Perhaps the punishment for making so many foes in your lifetime is their hypocritical obituaries upon your death. Then again, they hardly hurt you as much as your bereaved.

Friday, October 10, 2008

Three Things I Learnt This Week

1. Not only politicians say "no" to your face and actually mean "yes" (or vice versa).

2. The Economic Crisis is not as abstract a phenomenon as I used to think but has actually hit home,  i.e.  people and institutions I personally  know.

3. There actually IS a word called Pornobrille (porn glasses). And when you Google it, you should see an ad by who sell them.

Tuesday, October 07, 2008

Easy Prey

sticker album of sorts (onemorehandbag)My colleagues like to make fun of me in my capacity as a retail marketer's ideal audience. All it takes is a newsletter promising "no shipping fees" or "10% off this week only" in the subject line to make me order stuff immediately. It would be rude not to, no?

When MEXX sent yours truly, one of their loyalty card holders,  a set of stickers to use for a customised private sale (valid also on already discounted items - yeah!) I duly set out to check out their collection and returned with an elegant black top (with interesting folds) and a fuchsia-ish wrap cardigan with 3/4 length sleeves, purchased today in my lunch break. For a total of 40 Euros. Bar-gain!

Having taken 7 pairs of shoes to the used clothes collection container this morning I felt I had done my fair share of decluttering this week and was entitled to re-clutter a bit.

Monday, October 06, 2008


Or: My colleagues went to Munich and got me this heart:
gingerbread heart (onemorehandbag)It says: Mein Bärchen, my little bear. Aaaaaaaah!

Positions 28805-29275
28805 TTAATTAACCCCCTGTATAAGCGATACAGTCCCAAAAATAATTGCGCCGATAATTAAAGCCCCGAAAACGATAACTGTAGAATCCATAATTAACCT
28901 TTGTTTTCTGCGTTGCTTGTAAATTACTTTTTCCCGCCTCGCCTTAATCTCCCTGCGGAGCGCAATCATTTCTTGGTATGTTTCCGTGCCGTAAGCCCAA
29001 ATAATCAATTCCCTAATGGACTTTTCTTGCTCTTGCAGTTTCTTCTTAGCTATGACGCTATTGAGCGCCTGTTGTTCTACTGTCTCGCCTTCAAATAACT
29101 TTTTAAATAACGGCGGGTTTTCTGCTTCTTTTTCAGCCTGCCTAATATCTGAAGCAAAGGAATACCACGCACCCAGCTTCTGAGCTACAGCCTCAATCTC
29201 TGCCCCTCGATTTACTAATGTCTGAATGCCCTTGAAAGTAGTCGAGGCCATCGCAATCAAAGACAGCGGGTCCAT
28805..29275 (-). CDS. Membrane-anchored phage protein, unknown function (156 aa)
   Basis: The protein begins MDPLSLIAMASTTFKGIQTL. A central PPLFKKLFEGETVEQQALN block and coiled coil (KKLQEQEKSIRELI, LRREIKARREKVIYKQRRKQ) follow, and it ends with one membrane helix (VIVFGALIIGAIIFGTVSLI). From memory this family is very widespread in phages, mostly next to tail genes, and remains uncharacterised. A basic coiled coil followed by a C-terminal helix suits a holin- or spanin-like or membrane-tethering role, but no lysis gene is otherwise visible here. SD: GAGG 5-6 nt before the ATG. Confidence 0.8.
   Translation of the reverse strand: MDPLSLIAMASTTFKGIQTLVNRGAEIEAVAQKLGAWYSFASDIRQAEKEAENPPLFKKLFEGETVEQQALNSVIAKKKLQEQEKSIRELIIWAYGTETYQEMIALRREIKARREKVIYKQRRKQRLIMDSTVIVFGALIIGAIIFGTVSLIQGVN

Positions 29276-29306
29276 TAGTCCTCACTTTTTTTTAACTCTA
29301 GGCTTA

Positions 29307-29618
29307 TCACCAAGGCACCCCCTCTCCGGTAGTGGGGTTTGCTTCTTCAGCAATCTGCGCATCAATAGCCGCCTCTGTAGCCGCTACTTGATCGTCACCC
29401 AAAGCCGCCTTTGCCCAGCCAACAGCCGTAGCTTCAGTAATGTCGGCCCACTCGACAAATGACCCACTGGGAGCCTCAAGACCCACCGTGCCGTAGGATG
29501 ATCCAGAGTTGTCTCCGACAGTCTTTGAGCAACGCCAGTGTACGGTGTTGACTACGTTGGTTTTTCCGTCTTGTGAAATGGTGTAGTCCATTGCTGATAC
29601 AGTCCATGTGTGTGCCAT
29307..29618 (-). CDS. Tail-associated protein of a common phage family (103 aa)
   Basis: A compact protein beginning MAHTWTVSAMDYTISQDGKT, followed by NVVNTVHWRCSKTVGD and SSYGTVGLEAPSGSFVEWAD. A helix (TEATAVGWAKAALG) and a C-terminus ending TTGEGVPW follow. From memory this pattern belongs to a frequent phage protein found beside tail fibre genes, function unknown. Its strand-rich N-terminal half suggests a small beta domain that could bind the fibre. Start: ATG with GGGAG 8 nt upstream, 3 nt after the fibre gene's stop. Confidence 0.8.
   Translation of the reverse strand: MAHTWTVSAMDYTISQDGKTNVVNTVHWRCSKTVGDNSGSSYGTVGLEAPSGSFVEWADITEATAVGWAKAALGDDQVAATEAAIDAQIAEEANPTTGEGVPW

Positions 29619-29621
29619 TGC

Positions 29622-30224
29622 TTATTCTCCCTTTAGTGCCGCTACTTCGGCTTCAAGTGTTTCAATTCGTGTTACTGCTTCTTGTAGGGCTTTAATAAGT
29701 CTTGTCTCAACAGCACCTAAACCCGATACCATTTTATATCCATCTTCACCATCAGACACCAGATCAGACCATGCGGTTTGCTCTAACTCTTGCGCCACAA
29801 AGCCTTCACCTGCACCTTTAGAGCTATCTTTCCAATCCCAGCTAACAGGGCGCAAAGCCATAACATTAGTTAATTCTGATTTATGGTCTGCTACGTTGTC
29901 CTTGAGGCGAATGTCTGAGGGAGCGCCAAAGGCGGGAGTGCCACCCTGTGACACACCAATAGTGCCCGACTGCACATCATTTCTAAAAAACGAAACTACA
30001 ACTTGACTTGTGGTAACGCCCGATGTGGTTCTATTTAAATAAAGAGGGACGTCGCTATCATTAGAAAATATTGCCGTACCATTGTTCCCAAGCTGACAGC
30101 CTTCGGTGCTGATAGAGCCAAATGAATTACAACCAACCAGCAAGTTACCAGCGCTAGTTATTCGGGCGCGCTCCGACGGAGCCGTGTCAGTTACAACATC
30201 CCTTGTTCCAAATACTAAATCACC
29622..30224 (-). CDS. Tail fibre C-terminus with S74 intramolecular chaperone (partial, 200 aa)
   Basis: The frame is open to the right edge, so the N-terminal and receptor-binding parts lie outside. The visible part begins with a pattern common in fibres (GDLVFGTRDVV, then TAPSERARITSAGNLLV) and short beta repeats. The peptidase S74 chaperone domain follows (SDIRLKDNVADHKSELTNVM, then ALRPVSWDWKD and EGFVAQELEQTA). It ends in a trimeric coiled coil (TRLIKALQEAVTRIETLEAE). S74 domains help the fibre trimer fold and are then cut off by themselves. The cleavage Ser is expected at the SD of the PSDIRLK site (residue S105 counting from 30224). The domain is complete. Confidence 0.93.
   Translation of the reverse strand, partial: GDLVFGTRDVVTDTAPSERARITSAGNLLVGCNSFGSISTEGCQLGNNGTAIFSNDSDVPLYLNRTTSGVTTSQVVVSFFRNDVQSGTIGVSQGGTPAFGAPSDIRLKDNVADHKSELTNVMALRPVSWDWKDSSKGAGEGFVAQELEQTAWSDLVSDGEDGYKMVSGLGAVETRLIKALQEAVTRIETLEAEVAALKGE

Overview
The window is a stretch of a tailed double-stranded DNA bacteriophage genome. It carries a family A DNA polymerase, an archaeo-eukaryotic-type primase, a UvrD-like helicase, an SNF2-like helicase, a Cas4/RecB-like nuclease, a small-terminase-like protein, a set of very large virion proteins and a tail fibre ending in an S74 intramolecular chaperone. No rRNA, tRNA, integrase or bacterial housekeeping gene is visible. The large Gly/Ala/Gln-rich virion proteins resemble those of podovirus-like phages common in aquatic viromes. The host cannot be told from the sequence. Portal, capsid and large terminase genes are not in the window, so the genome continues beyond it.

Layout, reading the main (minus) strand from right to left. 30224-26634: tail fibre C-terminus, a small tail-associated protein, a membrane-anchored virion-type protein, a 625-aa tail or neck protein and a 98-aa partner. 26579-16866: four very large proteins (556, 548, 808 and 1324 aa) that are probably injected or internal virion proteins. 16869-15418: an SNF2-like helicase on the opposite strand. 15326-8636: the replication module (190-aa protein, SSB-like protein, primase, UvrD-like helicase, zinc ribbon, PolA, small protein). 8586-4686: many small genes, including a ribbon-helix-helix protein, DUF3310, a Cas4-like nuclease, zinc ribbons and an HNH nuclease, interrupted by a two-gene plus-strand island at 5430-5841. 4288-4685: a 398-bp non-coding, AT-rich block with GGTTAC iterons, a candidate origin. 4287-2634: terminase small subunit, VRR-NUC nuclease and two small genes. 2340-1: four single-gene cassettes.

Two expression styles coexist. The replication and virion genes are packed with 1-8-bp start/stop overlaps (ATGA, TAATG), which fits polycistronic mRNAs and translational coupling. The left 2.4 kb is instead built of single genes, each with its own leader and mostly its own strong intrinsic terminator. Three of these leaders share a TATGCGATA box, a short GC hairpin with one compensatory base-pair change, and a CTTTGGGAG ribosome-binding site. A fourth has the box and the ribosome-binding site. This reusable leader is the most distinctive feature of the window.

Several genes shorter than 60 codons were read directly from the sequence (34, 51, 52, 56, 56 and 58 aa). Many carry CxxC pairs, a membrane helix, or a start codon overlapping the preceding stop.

Sunday, October 05, 2008

Knight Clubbing

I had a lovely, relaxing, enjoyable holiday in/on Malta. I'd heard a lot of the island and totally agree with the enthusiastic reports. Although Malta's just off Sicily and many things are very familiar (lots of British shops like M&S, for example) indeed, I felt very far away and in a different time-zone altogether. Some towns seemed utterly deserted and the pace of life seemed very laid-back. Admittedly, there was no shortage of tourists, but there was a pleasant off-season feel to our holiday despite the peak season sunshine.

You can tell Malta is a popular destination for (English) language holidays both for children and adults from the fact that they teach you vocabulary on the Air Malta plane already:
planeEnglish (onemorehandbag)The streets in Valetta are like a small-scale version of San Francisco:steep street in Valetta (onemorehandbag)In the gardens and courtyards of all those knights' and inquisitors' palaces we visited, pomegranate and lime trees grew.Maltese pomegranate (onemorehandbag)
The view from the rooftop of our Sliema hotel was pretty impressive. And this was taken on a cloudy day:Sliema Strand panoroama (onemorehandbag)Living in a land-locked country, I just love boats and the seize the opportunity to take a ferry rather than a bus whenever possible:ferry to Gozo (onemorehandbag)These are the typical Maltese luzzo boats, gracing the cover of every single guide book:Maltese fishing boat (onemorehandbag)
...and this is one of the trusty old British buses that take you to the remotest parts of the island for a ridiculously cheap amount of money. I loved them. Their interior is decorated either with pictures of saints, rosaries or psalms or, should the driver's gods be of a more secular variety, sports carsWhere the streets are San Franciscan, the buses (not the private cars, these are mainly new or at least modern) are decidedly Cuban. Note to the ladies - make sure to wear a well-fitting (i.e. shock-absorbing) bra as the buses' suspension is of the bumpy fairground-attraction variety:

Speaking of transport - the Maltese are a very religious people with statues of saints adorning almost  every house. This explains why some motorists are more equal than others:
only for the Bishop's limo (onemorehandbag)